Facing the Restless Mind – Part 2

By Swami Adiswarananda

Swami Adiswarananda was the head of the Ramakrishna-Vivekananda Center of New York until he passed away in 2007. The author of a number of books on Vedanta, Swami Adiswarananda was known for his quick wit and keen intelligence.

This article was originally published in Living Wisdom: Vedanta in the West, published by Vedanta Press. We are posting it in two installments.

Read Part 1

Facing the mind has four aspects: self-acceptance, self-control, self-regulation, and moderation.

Self-Acceptance. Self-acceptance is the first aspect of facing the mind. This acceptance is not fatalistic and helpless passivity. Neither is it looking for scapegoats. Self-acceptance is acknowledging the fact that the problem of restlessness is our own creation, and we ourselves will have to overcome it. The solution to the problem will always elude our grasp so long as we deny this responsibility.

Lack of self-acceptance is at the root of all despair, self-pity, tension, and cynicism. A humorous story highlights the need for self-acceptance. A man suffering from a severe inferiority complex had been visiting a psychoanalyst for several years, with no result achieved. Finally one day, when the patient arrived for his session, the psychoanalyst told him: “Mr. Jones, I have good news for you. At last I’ve been able to make a breakthrough with your problem. You have no inferiority complex—you are inferior!” Self-acceptance teaches us that obstacles and imperfections are not to be avoided but acknowledged and overcome. A limitation or deficiency, when accepted with a positive attitude of mind, becomes a driving force for self-mastery. Benjamin Franklin said, “Those things that hurt, instruct.”

Self-Control. The second aspect of facing the mind is self-control, which is control of the mind. According to Vedanta, the unruly mind never comes under control unless it is controlled consciously. Such control is never a windfall. It cannot be attained vicariously or miraculously or by mechanical or chemical means. The four paths of yoga outline four ways to achieve control of the mind: persuasion, purification, eradication, and subjugation.

The path of knowledge, or jnana yoga, upholds the way of persuasion. It relies heavily on reason. The virtues it prescribes for practicing control are: (1) discrimination between the realities and the unrealities of life; (2) detachment, which is freedom from the thirst for all sense pleasure; (3) restraining the outgoing propensities of the mind and the senses; (4) withdrawal of the mind; (5) fortitude; (6) self-settledness; (7) faith; and (8) longing for liberation. The intellect, the leader of all the faculties of the mind, is persuaded to reflect seriously on the harmful consequences of sense enjoyments, and then to give up such enjoyments voluntarily.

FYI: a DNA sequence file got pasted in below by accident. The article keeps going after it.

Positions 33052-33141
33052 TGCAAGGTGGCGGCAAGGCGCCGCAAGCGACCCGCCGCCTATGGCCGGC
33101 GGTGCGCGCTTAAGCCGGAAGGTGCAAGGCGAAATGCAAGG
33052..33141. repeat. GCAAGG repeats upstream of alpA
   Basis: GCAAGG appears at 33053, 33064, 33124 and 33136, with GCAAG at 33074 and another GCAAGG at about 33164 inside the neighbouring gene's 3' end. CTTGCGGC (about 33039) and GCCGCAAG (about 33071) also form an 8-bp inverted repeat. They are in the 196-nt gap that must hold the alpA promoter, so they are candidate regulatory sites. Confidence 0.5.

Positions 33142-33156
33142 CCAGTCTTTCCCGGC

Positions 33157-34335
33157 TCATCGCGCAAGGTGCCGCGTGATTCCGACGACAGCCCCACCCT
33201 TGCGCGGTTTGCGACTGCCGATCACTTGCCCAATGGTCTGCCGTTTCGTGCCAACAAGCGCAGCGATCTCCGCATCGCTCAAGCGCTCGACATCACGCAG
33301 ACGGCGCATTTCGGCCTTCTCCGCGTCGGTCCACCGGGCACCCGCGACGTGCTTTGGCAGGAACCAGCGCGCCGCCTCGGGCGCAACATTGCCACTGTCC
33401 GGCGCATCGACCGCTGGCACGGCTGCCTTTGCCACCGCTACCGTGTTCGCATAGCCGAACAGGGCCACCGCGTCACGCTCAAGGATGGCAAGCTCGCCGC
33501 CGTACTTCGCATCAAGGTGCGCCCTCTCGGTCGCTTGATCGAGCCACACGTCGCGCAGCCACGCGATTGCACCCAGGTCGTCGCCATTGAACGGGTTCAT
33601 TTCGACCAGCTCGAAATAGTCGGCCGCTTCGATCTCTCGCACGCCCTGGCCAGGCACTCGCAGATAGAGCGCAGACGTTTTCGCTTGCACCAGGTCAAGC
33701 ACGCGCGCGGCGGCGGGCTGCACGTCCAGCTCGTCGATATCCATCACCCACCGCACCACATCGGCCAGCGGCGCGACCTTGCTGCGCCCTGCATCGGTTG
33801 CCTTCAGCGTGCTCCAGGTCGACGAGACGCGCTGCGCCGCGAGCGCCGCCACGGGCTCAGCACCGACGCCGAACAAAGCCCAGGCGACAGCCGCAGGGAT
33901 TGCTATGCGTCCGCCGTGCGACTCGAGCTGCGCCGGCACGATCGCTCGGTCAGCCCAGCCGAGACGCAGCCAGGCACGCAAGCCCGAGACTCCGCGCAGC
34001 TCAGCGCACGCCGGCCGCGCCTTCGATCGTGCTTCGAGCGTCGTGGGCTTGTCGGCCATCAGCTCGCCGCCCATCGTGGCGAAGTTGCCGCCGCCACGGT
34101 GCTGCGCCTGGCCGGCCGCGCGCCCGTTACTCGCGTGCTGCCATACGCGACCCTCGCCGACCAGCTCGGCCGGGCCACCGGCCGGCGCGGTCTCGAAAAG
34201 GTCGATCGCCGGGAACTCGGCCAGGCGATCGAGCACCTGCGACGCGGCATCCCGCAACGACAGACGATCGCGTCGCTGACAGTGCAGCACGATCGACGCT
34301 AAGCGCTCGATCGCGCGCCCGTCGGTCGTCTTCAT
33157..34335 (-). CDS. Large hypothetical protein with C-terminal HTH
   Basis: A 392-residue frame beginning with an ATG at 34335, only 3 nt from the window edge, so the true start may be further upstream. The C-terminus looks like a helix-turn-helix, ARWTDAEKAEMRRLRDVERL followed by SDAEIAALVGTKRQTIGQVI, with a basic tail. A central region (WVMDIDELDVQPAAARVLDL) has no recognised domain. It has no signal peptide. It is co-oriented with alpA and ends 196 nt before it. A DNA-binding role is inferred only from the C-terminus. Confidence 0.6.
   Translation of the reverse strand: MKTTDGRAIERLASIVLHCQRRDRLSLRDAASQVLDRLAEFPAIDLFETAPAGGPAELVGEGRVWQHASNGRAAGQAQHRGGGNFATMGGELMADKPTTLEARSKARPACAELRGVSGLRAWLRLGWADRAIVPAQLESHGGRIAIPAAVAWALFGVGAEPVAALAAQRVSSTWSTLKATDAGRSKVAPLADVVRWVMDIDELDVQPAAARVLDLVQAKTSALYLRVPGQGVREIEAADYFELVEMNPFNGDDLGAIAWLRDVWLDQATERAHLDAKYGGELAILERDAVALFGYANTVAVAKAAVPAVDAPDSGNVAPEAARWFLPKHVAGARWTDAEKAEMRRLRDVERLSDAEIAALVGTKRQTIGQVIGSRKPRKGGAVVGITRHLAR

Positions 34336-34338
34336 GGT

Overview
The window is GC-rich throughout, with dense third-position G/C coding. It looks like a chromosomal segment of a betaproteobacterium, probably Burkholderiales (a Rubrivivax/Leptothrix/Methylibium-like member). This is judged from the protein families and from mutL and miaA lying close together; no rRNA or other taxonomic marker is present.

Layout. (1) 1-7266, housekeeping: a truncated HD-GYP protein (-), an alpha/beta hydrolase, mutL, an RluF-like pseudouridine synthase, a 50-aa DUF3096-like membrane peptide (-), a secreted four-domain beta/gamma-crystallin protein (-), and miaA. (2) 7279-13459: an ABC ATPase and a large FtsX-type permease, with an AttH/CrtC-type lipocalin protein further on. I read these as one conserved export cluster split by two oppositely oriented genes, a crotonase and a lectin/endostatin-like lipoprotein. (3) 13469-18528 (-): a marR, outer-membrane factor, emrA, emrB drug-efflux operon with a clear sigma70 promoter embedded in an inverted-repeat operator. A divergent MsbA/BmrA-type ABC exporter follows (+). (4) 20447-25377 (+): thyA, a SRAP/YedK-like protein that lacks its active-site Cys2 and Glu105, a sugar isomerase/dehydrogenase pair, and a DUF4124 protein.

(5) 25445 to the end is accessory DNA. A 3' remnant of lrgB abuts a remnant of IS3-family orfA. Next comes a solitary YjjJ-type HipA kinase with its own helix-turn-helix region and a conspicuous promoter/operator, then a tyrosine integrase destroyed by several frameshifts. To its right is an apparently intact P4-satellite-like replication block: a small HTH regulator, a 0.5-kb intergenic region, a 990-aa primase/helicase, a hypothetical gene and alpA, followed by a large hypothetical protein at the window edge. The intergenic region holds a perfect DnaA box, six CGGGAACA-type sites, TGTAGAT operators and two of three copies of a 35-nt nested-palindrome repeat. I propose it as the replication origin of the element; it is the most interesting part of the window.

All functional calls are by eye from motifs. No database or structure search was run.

The path of devotion, or bhakti yoga, advocates the way of purification. The virtues prescribed for practicing control are: (1) purity of food, including whatever the mind draws in through the senses for enjoyment; (2) freedom from desire; (3) practice of devotion, and holy company; (4) truthfulness; (5) doing good to others; (6) straightforwardness; (7) nonviolence; (8) compassion; (9) charity; and (10) not yielding to despondency or excessive merriment. Bhakti yoga relies not so much on controlling the mind as on directing it toward the Divine. It maintains that the mind cannot give up the lower pleasures of life until it has tasted something higher.

The path of selfless action, or karma yoga, follows the way of eradicating the ego. The virtues prescribed for practicing control of the mind are: (1) giving up brooding over the results of action; (2) nonattachment; (3) eradication of the ego; and (4) dedication of the results of action to the Divine. According to karma yoga, all mental restlessness is due to the worldly ego and its attachments, involvements, and actions, and the only way to overcome restlessness is eradication of the ego. But the ego, hardened by repeated selfish actions, cannot be eradicated by any means other than performance of unselfish actions. Karma alone can rescue a person from the bondage of karma.

The path of meditation, or raja yoga, emphasizes the way of subjugation. It relies not so much on reason or devotion or eradication of the ego as on willpower. The virtues that it prescribes for practicing control are: (1) nonviolence; (2) truthfulness; (3) noncovetousness; (4) continence; (5) nonreceiving of undesirable gifts and favors; (6) external and internal cleanliness; (7) contentment; (8) austerity; (9) study of sacred texts; (10) self-surrender to the Divine; (11) control of posture and breath; and (12) withdrawal of the mind. According to raja yoga, reason is too weak to uproot the ingrained tendencies, devotion requires inborn faith in God, and ego eradication is a slow process.

Only strong willpower can bring the wayward mind back to tranquillity. Raja yoga aims at controlling the subconscious with the help of conscious efforts. By control of posture and regulation of breath, along with the practice of the other prescribed virtues, the follower of raja yoga confronts the agitated mind and subdues it.

Self-control is achieved by following any of the four ways or a combination of them. Self-control is neither negative nor inhibitive. It is the technique of dealing with desires. Desires cannot be crushed or repressed. They cannot be fulfilled completely or postponed indefinitely. The only way is to reduce them to a healthy level. Self-control calls for withstanding the intensities of the gross impulses and urges, especially those of lust and greed.

Our body grows in health by bearing with physical intensities; so also our mind gains in strength by bearing with the intensities of its cravings and urges. The mind, like the body, needs exercise for its health and fitness. Unfortunately, we neglect this need of the mind. It is rightly said that the only mental exercise most people get is “jumping at conclusions, running down their friends, sidestepping responsibility, and pushing their luck!”